Fiduciary Compensation

In past BLOGS, we have been focusing on estate planning.  You have made some big decisions or have at least started to think about your planning.  As you have been thinking, the thought may have crossed your mind about your fiduciary receiving compensation for their efforts.  Well, think no more about it. 

In New Jersey and New York, there are formulas in the statutes as to compensation for executors/administrators, for agents under a power of attorney, and for trustees.  Commissions are calculated on the value of the assets at specified times as well as on income earned. 

Since the commissions are statutory, there is little room for disputing the payment unless the fiduciary has failed to carry out their duties. 

However, in Pennsylvania, there is no specific formula in the statutes.  They go by a “reasonable” standard which is patterned after a case referred to as the Johnson Estate decided several years ago.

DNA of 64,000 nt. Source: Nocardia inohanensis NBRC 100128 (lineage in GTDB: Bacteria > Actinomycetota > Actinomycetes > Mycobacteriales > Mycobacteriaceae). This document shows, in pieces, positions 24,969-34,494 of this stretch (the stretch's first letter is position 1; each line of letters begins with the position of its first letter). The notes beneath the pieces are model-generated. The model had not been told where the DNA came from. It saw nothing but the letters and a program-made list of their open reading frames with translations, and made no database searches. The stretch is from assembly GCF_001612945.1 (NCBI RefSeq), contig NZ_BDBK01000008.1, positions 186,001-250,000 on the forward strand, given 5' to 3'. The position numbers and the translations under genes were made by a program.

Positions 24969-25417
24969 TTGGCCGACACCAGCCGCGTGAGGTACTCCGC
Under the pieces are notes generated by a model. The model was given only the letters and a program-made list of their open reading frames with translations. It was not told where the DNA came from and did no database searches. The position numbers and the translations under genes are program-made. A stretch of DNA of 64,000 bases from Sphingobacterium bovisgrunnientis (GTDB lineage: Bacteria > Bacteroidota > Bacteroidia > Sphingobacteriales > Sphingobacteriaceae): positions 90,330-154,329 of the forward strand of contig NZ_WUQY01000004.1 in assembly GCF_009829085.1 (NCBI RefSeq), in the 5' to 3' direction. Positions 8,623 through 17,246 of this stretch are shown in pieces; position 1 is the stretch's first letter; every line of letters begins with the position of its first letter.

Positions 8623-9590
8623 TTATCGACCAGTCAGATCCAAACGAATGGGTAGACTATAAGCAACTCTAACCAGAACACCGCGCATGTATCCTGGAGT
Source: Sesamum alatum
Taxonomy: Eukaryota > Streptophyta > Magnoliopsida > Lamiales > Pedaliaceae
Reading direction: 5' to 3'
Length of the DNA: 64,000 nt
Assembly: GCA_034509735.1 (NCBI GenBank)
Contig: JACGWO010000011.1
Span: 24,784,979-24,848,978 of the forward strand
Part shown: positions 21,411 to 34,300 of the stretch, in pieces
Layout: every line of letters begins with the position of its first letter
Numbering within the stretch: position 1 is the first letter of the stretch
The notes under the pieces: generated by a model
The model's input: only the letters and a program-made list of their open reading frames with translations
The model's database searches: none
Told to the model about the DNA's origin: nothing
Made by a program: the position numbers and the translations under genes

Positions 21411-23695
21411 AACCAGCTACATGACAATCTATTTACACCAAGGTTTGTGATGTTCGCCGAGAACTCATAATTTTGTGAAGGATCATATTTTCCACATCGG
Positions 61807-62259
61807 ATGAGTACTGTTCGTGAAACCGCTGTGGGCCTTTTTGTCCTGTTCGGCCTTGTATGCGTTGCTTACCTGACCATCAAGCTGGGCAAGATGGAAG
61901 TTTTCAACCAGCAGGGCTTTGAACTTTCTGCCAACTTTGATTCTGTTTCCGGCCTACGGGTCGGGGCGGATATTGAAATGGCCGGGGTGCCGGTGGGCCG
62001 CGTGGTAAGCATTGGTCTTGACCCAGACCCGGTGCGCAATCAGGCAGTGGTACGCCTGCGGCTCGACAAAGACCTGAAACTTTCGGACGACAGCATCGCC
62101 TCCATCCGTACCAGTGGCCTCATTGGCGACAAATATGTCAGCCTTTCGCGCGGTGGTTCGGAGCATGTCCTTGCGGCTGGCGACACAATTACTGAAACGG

These calculations will produce the maximum amount of commissions allowable.  The fiduciary can opt to take less than the maximum.  While the commission can be a deduction for an estate or a trust, any commission payment becomes taxable as ordinary income to the fiduciary for income tax payments. 

If there is a corporate fiduciary, they are entitled to a commission which may be calculated slightly differently than an individual fiduciary.



About the Author

Kay Sowa is a paralegal in the Trusts and Estates Group at Capehart & Scatchard, P.A. She is an IRS Enrolled Agent, an Accredited Estate Planner®, and a Certified Trust and Fiduciary Advisor. She oversees the trust and estate administration practice for the firm. She is an accomplished author and lecturer who has frequently spoken on behalf of a number of organizations including the National Business Institute and the Institute of Paralegal Education.

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